There are other issues too besides the film's overly artificial look. Stahl and Danes are accomplished actors who give their respective parts everything but the film's screenplay is dreadful, saddled with clumsy dialogue and the same plot-holes that plague every Terminator movie. Knowing how Kate and John end up in the future, the line John says when Kate finally starts fighting back - "You remind me of my mother." - feels more than a little wrong. But my biggest gripe is that the film-makers learnt nothing from Terminator 2, arguably the greatest sci-fi shooter the world has ever seen. Instead of implying that the future is not yet written, the film decides that the future is set in stone and nothing makes any difference at all and this leads to one of the worst endings to a film I can remember seeing in a long time. In a film full of disappointments, it's fitting that it saves the biggest for last.
Should I watch it?
Only Terminator-obsessives will deem this flick a necessary watch. Poorly made and ill thought-out, the movie concentrates on being a derivative action shooter with everyone's favourite cyborg in the middle. But it takes more than a leather jacket and shades to make a Terminator picture and this simply doesn't do nearly enough. It adds nothing to the earlier movies and is not necessary to watch the later ones. Terminator 3: Rise Of The Machines is like an errant child, throwing a hissy fit for never quite living up to the standards of its game-changing parents.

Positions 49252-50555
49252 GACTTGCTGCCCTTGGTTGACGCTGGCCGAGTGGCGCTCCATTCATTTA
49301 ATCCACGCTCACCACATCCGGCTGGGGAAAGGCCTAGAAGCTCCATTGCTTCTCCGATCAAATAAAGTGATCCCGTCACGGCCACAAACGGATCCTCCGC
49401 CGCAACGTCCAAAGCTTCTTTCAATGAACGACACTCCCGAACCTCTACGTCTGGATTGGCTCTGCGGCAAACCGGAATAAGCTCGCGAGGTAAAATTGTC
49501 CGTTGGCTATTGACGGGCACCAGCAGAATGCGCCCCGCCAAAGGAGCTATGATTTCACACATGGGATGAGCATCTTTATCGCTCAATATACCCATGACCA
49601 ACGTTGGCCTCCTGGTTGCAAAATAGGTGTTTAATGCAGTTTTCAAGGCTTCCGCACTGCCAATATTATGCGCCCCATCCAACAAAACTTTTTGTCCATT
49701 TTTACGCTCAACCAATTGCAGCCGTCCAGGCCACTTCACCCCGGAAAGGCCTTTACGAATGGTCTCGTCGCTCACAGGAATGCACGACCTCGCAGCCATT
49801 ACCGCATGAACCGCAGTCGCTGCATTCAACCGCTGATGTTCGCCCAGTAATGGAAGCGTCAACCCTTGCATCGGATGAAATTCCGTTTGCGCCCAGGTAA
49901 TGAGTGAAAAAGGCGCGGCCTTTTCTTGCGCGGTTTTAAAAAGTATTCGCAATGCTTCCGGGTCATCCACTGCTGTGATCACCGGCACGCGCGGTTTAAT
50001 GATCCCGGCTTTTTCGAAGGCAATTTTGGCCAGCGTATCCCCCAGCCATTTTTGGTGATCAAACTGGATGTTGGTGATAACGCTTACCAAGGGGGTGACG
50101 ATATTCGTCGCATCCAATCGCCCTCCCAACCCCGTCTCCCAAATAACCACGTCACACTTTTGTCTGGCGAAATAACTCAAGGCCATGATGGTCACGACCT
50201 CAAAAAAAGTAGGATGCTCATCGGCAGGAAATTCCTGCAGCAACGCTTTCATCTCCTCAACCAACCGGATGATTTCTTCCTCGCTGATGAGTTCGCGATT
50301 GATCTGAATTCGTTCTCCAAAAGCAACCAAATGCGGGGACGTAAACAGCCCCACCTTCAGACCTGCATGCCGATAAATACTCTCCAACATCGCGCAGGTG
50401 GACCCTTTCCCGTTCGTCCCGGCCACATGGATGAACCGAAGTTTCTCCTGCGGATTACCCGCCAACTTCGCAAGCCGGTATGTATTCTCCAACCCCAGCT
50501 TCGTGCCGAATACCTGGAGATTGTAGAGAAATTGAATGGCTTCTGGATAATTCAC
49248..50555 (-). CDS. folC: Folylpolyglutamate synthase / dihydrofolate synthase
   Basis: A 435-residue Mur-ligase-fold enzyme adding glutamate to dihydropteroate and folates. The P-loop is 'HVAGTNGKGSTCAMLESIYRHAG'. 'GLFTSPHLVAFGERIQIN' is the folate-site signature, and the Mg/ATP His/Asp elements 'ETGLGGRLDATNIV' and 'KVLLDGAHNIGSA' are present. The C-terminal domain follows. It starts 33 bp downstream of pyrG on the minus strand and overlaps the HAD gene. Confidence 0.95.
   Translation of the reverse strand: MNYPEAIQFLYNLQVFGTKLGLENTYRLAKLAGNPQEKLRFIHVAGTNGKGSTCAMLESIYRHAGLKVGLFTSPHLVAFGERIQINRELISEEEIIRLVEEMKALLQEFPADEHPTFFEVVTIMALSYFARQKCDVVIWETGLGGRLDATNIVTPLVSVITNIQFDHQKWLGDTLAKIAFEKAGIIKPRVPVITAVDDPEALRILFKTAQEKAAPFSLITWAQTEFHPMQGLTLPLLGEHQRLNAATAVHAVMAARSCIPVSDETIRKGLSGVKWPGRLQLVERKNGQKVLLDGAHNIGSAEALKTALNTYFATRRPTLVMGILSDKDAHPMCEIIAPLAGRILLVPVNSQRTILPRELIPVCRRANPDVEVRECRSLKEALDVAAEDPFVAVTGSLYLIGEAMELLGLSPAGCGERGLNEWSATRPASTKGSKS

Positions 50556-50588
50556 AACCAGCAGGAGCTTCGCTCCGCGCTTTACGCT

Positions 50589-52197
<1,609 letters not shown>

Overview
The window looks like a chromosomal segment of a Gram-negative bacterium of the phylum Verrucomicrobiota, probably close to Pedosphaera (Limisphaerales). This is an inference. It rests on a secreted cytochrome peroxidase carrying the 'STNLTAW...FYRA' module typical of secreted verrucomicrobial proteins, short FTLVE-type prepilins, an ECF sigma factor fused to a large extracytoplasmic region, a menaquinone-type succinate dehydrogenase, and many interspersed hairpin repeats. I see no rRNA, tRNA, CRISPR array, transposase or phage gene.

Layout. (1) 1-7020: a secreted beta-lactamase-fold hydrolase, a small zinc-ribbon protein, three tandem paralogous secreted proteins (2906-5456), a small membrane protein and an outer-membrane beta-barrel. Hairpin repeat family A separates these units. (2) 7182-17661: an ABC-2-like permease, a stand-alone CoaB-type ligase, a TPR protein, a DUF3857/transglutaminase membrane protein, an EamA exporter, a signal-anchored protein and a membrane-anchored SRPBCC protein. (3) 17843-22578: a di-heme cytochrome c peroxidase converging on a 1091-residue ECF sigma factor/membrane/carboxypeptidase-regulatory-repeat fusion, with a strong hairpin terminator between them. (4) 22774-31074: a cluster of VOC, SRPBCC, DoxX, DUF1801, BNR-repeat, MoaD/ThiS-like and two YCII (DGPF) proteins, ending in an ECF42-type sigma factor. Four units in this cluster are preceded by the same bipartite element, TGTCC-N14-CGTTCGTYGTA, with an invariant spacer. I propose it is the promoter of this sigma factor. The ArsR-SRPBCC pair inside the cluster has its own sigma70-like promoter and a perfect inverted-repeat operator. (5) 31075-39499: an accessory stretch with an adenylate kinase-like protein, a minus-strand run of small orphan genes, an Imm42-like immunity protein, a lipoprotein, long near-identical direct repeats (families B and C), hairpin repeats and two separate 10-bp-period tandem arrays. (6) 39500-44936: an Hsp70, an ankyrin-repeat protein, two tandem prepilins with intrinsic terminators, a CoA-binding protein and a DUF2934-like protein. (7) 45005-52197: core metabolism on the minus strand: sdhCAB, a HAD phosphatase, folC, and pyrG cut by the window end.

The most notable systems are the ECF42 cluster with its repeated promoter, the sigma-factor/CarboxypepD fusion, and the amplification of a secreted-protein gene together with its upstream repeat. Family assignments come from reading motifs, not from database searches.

Great For: plot-hole and gaffe spotters, anyone bored of watching the first two films, undemanding action fans
Not So Great For: fans of the series, optimists, anyone working on artificial intelligence
What else should I watch?
Of course, none of these films would have been made if The Terminator was just your usual throwaway piece of mindless action from the mid-Eighties. But James Cameron made it far more entertaining and scary than it had any right to be, fuelled by Schwarzenegger's pitch-perfect performance and the genius of the concept. But to follow it up seven years later with Terminator 2: Judgment Day proved lightning does strike twice. Combining cutting-edge effects with a terrifying vision of the future, blistering levels of action and stunt-work and fantastic performances from its cast, it remains the best in the series so far.
After the disappointment of the third, my enthusiasm for Terminator Salvation was somewhat dampened despite the heavyweight presence of Christian Bale as the grizzled John Conner we first met in 1984. Sure enough, it too proved to be little more than a confusing mess of CG and dodgy screenplay so it's no surprise that the series was rebooted in 2015 with the oddly named Terminator Genisys. Whether Arnie will be back after this remains to be seen but I imagine that as long as punters are continuing to pay up, the former Governor of California will be decked in black leather for some time yet
© 2015 Benjamin Cox